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  1. Rewrite URL in htaccess to hide certain characters

    Sorry for the delay. I'm 99% sure this is because WordPress shoves everything via index and works it out from there. Chances are then that in WordPress there is some kind of rewrite settings you could play with, I think they are your permalinks, see https://codex.wordpress.org/Using_Permalinks.
  2. Caching for Google Maps?

    My rule of thumb is if it's a 3rd party script, e.g. Google api, I just make sure the page speed is 100% excluding it and imo everything that can be done about things has been
  3. New project?

    I'm freelance mate, this project is just something I 'potter' with when I get time. I'm an avid Heroes of the Storm player, projects like this can often grow into something bigger, for example sites like Icy Veins generate huge traffic as they are actually useful, never know where a sweet idea can come from
  4. Rewrite URL in htaccess to hide certain characters

    Hey mate, In htaccess it's pretty simple, but not 100% what WordPress is doing, it routes everything via index it appears. I would hazard a guess at ... RewriteRule ^coffee/([^/]*)$ /coffee/?rid=$1 [QSA,NC] ... this would make /coffee/?rid=ABC123 display as /coffee/ABC123. You can tighten the regex to only accept number and letters etc but i'm not sure on the possible options for 'rid', see https://httpd.apache.org/docs/2.4/rewrite/intro.html. Duplicate Content Warning: Both pages would return the same page under different urls, canonical or something. WordPress Warning: I've zero experience with the magic of WordPress, this might knock its nose out of joint. Health Warning: Don't drink and drive, you'll spill your drink
  5. New project?

    I'd say find something you have an interest in. I play Marvel Contest of Champions, built a guide and team builder tool because first I would use it and second I got to work out a few bits I'd not done before. The site makes pocket change in ads but hey, was fun building it and still use it today
  6. I think people are scared of reciprocal as it was hammered by the engines as dubious, high heels exchanging links with bakers and the like, but with a real world example an official ford dealership would be linked and listed on ford.co.uk with a `Visit the Dealer's website` link, and an individual dealer linking to their official brand website would be normal too, nothing untoward is going on and Google knows this. Edit: As for where to get links, really depends on the industry, official stockist of X would get links from their suppliers as a distributor, local plumbers in an area linking to electricians and other callout services etc - even Rand at Moz has his own list of recommended professionals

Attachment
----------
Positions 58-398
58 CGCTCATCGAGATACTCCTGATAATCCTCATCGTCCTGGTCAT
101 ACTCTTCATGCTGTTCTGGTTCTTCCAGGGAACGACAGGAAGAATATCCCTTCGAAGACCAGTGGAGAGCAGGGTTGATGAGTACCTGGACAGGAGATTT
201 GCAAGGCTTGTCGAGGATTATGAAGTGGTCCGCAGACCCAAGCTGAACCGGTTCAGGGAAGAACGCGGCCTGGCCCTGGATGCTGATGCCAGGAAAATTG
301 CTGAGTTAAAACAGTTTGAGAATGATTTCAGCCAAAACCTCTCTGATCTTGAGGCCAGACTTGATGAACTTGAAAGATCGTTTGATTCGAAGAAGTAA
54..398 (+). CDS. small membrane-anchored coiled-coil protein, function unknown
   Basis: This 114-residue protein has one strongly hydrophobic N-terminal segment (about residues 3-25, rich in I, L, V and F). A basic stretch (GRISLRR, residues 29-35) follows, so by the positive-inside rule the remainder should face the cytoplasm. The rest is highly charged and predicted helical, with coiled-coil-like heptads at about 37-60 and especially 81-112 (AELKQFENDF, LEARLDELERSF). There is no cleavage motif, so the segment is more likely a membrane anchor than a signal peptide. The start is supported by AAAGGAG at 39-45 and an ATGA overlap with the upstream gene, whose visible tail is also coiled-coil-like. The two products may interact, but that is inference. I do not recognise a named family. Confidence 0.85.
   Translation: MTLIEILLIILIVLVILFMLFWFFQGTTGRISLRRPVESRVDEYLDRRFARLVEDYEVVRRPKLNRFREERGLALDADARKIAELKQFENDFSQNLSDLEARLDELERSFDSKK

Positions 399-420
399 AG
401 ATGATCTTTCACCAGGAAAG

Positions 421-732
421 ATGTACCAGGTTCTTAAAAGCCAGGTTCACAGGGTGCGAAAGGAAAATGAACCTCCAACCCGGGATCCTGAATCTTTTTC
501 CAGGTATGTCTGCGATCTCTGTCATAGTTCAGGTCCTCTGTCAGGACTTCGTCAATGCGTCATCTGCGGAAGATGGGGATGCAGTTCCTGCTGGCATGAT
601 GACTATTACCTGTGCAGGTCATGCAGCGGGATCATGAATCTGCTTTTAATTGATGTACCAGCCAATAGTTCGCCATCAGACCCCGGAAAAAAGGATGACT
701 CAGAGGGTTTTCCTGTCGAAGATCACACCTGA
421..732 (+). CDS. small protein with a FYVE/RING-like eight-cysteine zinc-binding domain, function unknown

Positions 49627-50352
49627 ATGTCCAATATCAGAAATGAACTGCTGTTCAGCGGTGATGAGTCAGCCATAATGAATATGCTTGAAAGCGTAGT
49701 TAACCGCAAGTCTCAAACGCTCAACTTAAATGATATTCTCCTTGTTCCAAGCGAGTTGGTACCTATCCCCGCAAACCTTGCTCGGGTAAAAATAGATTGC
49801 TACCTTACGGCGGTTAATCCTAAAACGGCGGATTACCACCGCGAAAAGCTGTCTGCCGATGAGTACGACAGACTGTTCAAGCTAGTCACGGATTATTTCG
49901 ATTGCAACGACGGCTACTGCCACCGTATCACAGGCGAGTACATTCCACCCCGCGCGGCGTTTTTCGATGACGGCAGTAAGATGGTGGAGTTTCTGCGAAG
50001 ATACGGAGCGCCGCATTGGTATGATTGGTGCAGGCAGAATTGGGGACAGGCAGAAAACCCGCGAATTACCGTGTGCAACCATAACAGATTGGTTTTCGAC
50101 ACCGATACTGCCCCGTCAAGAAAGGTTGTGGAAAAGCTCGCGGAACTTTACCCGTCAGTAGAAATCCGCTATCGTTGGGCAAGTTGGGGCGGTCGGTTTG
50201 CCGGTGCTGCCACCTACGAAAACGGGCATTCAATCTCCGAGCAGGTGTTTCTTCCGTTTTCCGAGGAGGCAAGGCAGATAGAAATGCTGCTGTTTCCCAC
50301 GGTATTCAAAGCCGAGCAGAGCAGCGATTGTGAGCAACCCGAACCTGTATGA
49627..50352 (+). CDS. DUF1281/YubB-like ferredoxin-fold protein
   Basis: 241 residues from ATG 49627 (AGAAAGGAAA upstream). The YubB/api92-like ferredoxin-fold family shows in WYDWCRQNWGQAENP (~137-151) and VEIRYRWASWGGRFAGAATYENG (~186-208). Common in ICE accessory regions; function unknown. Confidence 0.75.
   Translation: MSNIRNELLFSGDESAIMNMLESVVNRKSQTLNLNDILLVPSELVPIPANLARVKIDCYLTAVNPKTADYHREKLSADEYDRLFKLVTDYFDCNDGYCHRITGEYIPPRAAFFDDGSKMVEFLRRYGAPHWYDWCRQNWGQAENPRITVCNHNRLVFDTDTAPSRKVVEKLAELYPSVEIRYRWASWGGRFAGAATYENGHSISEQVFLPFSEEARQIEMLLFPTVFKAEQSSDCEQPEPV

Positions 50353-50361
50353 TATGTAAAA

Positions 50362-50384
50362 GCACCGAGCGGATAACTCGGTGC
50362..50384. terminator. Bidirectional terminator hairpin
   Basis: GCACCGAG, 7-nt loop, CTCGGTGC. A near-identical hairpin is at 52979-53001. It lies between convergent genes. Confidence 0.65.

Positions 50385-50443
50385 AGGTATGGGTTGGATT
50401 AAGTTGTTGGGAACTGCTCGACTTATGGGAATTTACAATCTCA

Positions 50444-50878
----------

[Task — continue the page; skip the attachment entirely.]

7. background-size works not trustly

    So for a simple answer with only your example code to go by its because you are missing the closing } for the #content class. I assume the rest of the page is irrelevant.
  8. Bang on mate, so long as there are reasonable grounds there's no problem.
  9. Page extensions

    Page extensions in the old way of thinking used to hold some value, it's why so many used to rewrite and serve php pages via an .html extension, essentially creating a physical page to the search engines even though it was dynamically generated. Now, the extension on the page is pretty much irrelevant imo, with search engines really only concerning themselves with urls and headers for html pages. For me I choose to drop them all together, simply down to url management and scope for changes without needing a bunch of 301 redirects. For example if I made /contact.html then it would get indexed, then I want a form so I make /contact.php and 301 the old page in. Oh, but now I want to swap to Windows and use aspx; so I make /contact.aspx and forward /contact.php there. All this would have been saved if I used /contact from the beginning, never needing to 301 ever again. Just my 2 pence worth as always
  10. If someone already has a website then they have hosting. You 'could' build the new site in their space so long as you're careful not to overwrite the live site, but it's risky for sure. I'd suggest getting some cheap space of your own to develop the new site in. If you setup the hosting under their domain you could either use a sub domain based on their domain as an alias, build the site and then migrate it to their live server once ready. Option 2 without a sub domain would be the same but instead of using a sub domain you could use your hosts file to view the new site in your browser when the rest of the world would get their current live site, this is safer as there is no chance of a duplicate site (e.g. both sub and main urls are being indexed). Either way you cut it you will need development space or be extremely careful in their live hosting. As many point out there's some dirt cheap hosting out there ideal for developing multi-sites, e.g. TSO has host 3 sites for £4.58 per month, just cancel the hosting when you're done.